53] Fourthly. Those who live in monasteries are released from their vows by such godless ceremonies as of the Mass applied on behalf of the dead for the sake of gain; the worship of saints, in which the fault is twofold, both that the saints are put in Christ’s place, and that they are wickedly worshiped, just as the Dominicasters invented the rosary of the Blessed Virgin, which is mere babbling, not less foolish than it is wicked, and nourishes the most vain presumption. Then, too, these very impieties are applied only for the sake of 54] gain. Likewise, they neither hear nor teach the Gospel concerning the free remission of sins for Christ’s sake, concerning the righteousness of faith, concerning true repentance, concerning works which have God’s command. But they are occupied either in philosophic discussions or in the handing down of ceremonies that obscure Christ.
55] We will not here speak of the entire service of ceremonies, of the lessons, singing, and similar things, which could be tolerated if they [were regulated as regards number, and if they] would be regarded as exercises, after the manner of lessons in the schools [and preaching], whose design is to teach the hearers, and, while teaching, to move some to fear or faith. But now they feign that these ceremonies are services of God, which merit the remission of sins for themselves and for others. For on this account they increase these ceremonies. But if they would undertake them in order to teach and exhort the hearers, brief and pointed lessons would be of more profit than these infinite babblings. 56] Thus the entire monastic life is full of hypocrisy and false opinions [against the First and Second Commandments, against Christ]. To all these this danger also is added, that those who are in these fraternities are compelled to assent to those persecuting the truth. There are, therefore, many important and forcible reasons which free good men from the obligation to this kind of life.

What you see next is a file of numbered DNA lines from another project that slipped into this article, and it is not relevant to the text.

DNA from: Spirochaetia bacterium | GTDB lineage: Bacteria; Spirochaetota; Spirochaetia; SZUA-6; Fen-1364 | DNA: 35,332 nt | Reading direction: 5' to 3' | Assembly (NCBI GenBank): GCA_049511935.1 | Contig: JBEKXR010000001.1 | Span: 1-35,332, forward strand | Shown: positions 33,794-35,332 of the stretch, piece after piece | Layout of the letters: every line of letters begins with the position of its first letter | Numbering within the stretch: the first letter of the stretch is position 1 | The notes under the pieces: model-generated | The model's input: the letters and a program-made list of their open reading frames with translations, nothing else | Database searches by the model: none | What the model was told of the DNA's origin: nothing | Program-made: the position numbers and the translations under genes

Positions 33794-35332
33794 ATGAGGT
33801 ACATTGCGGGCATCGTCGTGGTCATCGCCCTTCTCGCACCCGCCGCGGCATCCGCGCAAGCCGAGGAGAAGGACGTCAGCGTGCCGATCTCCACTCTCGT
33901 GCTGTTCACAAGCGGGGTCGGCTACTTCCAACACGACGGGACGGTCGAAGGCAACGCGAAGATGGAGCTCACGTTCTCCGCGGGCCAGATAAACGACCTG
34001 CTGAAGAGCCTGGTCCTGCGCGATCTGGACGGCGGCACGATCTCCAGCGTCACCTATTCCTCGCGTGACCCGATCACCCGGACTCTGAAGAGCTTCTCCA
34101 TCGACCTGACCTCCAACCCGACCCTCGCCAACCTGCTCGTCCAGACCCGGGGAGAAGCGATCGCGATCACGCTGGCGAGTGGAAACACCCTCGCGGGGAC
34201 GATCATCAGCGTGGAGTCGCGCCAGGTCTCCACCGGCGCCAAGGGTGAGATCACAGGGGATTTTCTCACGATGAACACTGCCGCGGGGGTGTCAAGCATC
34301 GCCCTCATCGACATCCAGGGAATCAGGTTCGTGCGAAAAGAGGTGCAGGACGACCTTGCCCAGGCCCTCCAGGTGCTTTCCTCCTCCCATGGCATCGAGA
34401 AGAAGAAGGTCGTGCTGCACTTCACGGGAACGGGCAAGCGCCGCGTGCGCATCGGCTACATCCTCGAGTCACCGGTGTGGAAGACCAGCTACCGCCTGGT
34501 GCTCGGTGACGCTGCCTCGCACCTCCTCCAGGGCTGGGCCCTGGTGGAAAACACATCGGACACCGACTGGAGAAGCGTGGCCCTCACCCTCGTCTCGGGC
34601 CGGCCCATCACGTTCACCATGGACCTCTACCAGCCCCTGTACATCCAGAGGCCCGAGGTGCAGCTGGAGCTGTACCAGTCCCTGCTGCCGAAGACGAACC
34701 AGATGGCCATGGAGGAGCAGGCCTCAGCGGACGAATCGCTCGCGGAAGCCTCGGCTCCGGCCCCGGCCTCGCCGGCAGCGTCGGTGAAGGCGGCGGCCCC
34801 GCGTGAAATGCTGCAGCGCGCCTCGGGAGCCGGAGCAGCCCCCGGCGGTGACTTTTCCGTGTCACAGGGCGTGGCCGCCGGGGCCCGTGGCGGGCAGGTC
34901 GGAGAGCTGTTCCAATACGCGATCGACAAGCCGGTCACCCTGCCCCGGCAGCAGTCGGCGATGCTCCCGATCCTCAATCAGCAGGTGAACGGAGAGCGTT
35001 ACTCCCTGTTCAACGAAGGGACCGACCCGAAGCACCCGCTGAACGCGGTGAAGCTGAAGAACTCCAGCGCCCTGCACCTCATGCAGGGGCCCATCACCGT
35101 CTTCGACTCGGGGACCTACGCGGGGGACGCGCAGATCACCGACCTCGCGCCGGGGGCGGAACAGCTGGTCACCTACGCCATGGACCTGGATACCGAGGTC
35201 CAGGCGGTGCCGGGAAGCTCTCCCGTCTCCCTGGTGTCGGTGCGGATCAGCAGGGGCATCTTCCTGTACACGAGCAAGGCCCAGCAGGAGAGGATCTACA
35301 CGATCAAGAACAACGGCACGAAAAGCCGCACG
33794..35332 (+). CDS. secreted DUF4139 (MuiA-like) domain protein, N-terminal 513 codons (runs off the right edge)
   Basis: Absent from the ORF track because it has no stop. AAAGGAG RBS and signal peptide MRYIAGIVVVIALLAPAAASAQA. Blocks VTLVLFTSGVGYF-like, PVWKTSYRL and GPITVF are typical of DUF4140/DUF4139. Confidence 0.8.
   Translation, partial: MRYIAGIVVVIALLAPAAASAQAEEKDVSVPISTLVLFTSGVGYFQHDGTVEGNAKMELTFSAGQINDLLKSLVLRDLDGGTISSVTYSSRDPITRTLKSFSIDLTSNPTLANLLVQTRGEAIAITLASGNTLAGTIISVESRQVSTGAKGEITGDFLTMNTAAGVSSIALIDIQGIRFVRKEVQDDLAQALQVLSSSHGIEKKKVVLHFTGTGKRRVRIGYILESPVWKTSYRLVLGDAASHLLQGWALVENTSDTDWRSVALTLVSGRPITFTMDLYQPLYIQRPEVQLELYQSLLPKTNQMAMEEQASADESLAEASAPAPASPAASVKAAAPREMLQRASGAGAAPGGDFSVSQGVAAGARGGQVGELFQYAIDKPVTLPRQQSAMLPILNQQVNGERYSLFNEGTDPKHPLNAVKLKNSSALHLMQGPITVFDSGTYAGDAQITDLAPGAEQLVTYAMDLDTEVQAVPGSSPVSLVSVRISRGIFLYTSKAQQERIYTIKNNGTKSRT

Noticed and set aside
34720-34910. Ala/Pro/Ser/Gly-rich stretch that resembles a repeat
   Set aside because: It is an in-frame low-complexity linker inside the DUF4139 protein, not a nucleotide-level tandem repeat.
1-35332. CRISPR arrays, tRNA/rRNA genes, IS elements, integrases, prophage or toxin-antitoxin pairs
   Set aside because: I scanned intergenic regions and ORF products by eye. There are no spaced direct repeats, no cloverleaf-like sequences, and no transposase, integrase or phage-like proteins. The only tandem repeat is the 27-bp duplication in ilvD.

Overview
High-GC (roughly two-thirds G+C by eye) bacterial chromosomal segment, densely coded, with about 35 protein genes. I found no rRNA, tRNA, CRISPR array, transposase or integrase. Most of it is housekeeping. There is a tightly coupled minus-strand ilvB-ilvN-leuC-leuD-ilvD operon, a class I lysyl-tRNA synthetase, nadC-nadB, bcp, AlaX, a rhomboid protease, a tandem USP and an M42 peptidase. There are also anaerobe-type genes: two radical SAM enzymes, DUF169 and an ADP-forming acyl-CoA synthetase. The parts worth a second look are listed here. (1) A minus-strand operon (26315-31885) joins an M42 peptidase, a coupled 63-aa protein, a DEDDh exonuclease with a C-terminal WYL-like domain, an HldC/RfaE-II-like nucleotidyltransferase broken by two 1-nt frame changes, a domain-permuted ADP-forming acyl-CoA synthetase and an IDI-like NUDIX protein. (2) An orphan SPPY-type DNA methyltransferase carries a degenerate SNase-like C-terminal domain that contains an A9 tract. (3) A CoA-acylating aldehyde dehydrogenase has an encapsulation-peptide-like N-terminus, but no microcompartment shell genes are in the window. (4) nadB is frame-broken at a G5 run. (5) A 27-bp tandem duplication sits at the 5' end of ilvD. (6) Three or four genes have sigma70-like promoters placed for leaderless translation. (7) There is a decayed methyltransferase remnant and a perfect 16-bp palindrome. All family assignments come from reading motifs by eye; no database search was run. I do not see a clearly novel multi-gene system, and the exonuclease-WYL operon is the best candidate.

57] Lastly, the canons themselves release many, who either without judgment [before they have attained a proper age] have made vows when enticed by the tricks of the monks, or have made vows under compulsion by friends. Such vows not even the canons declare to be vows. From all these considerations it is apparent that there are very many reasons which teach that monastic vows such as have hitherto been made are not vows; and for this reason a sphere of life full of hypocrisy and false opinions can be safely abandoned.
(…to be continued)
Today’s reader: Trent de Marest
Trent is a husband, a father, and a schoolteacher. He serves as resident vicar at Our Saviour Lutheran Church in Baltimore, MD, under the Rev’d Fr Charles McClean. (Why resident vicar? A few have asked. Here is why.) He and his wife Maritza are expecting the birth of their first child in early March.